We merged the claims data (n=1,580) and the interview survey data (n=1,574). As a result, we obtained 1,530 community-based service user data profiles. We excluded missing income levels (n=17) and household income level 1 (i.e., the lowest poverty level) (n=60) from the analysis, because income level 1 users are not required to pay the 10% co-payment fee for the service used. Finally, 1,276 users of community-based services covered by the LTCI were analyzed. To define the factors of the VNS use, bivariate analyses were conducted by using the chi-squared test or the Wilcoxon rank sum test (Table 2). From Table 3, we can see that the two groups are in many aspects different (sex, age, regular hospital visits before entry into the LTCI, period of needing care, caregiver’s sex, caregiver/applicant dyad, clients living with family or not, corporate type of care management agency, and VNS use). Therefore, we did a separate analysis of each care-needs level group. Moreover, maximum payment increases more when the care-needs level reaches the level 3. Maximum payment is important as enabling factors for service use under the LTCI. In order to control the influence of care-needs level on the use of VNS, we first checked the distribution of the numbers of VNS users according to different care-need levels. We needed to do this because more specific factors related to service use might have been masked by the strong effect of the care-needs level. Then, we stratified the six care levels into lower care-needs level subgroups (care support level or care needs level 1-2) and higher care-needs level subgroups (care needs level 3 and 5). Kato  also used this categorizing strategy.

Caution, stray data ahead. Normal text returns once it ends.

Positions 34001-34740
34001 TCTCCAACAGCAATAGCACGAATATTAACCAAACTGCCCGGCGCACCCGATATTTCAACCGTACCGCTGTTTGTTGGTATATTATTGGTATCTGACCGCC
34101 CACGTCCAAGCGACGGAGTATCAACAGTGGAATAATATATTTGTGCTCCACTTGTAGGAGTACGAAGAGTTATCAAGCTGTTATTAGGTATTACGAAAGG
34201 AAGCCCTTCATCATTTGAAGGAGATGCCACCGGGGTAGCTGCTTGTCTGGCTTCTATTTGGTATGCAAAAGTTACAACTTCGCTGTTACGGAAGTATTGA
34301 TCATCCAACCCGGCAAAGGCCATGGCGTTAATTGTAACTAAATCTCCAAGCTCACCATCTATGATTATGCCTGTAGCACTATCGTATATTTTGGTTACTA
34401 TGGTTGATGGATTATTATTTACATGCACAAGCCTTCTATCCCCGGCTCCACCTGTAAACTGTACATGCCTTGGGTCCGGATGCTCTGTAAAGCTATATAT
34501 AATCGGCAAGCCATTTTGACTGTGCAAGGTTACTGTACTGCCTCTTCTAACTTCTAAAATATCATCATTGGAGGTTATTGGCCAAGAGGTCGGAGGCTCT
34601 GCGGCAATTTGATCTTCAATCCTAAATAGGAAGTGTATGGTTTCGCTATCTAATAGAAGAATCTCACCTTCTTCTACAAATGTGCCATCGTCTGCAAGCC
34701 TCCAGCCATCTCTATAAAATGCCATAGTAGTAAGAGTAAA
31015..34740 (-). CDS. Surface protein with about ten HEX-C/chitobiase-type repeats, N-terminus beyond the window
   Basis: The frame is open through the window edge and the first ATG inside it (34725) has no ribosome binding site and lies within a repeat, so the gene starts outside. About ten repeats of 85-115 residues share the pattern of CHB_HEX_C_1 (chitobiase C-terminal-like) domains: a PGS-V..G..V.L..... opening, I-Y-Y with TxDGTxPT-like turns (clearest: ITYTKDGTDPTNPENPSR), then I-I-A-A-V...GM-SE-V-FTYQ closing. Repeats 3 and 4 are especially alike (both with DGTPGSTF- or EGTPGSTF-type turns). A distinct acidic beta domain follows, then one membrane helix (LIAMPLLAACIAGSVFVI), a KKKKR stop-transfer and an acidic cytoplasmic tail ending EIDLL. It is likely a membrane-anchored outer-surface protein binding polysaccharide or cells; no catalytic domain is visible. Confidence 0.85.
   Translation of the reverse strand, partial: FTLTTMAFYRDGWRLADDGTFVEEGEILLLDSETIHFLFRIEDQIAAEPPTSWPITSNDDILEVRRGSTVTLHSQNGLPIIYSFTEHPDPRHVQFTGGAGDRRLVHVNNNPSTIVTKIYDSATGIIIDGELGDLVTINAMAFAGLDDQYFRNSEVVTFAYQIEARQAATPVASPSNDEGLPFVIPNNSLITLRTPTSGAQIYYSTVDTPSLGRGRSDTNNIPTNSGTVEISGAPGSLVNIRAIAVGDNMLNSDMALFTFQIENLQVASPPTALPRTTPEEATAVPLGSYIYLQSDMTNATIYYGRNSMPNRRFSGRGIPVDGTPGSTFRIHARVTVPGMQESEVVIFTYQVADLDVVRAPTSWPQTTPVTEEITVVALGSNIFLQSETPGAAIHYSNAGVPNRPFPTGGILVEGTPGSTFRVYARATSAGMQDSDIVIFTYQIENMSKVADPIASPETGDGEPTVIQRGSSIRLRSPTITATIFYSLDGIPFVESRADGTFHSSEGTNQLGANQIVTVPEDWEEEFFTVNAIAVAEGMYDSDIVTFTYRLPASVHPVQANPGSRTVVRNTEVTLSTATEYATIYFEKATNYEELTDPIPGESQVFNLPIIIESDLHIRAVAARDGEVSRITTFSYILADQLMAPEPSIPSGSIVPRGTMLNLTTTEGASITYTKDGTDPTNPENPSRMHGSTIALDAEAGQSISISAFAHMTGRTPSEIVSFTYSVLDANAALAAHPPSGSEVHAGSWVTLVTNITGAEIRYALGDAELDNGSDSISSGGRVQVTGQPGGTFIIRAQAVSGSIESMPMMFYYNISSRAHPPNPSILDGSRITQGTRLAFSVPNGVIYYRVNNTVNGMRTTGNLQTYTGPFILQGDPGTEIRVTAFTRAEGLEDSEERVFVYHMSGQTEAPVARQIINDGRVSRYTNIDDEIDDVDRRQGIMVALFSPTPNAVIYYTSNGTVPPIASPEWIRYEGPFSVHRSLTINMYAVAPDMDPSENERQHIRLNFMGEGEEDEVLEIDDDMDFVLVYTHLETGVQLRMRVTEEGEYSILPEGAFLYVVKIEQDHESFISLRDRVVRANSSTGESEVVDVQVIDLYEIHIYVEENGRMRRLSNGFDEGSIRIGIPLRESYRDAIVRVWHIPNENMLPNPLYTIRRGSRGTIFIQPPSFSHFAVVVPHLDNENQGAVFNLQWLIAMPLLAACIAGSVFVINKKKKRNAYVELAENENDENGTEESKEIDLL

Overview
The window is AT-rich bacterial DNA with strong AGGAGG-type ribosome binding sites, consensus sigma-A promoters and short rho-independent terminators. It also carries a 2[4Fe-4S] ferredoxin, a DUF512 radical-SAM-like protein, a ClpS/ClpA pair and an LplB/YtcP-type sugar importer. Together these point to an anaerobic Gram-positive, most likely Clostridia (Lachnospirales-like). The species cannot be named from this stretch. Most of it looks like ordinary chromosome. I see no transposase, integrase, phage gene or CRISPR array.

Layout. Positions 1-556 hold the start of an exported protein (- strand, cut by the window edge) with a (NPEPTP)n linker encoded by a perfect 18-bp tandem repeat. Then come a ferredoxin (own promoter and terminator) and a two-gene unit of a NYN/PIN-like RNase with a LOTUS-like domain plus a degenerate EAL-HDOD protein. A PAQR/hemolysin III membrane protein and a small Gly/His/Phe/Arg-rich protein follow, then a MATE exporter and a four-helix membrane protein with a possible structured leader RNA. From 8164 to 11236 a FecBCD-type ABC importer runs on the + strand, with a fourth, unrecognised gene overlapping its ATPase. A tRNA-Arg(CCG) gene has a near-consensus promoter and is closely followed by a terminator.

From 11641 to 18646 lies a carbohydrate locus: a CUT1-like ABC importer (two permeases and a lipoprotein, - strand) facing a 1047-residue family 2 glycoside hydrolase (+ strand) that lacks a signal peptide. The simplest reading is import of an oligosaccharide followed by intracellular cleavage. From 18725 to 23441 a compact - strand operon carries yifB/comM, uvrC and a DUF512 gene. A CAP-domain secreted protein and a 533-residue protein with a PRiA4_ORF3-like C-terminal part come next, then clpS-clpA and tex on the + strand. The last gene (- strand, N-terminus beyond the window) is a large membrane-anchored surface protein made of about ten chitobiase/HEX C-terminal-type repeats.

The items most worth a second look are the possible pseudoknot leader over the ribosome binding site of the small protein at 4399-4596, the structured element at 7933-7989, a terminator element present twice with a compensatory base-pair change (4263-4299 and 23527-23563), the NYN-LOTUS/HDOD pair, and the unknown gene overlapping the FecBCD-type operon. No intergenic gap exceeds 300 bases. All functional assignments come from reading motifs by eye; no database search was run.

A multiple logistic regression analysis using stepwise variable selection method was used to examine the predictors of the VNS use for each care-needs level group, after checking for multicollinearity. The independent variables identified in bivariate analyses as predictors for the regression models are those with p-values less than 0.2. Relationship strengths were explained using crude odds ratio (OR) and 95% confidence interval (95% CI). The inclusion and exclusion criteria for the stepwise regression were both 20% in order to include additional variables in the final model, and thus allowing some protection against confounders. In the final model, p-values less than 0.05 were considered to be statistically significant.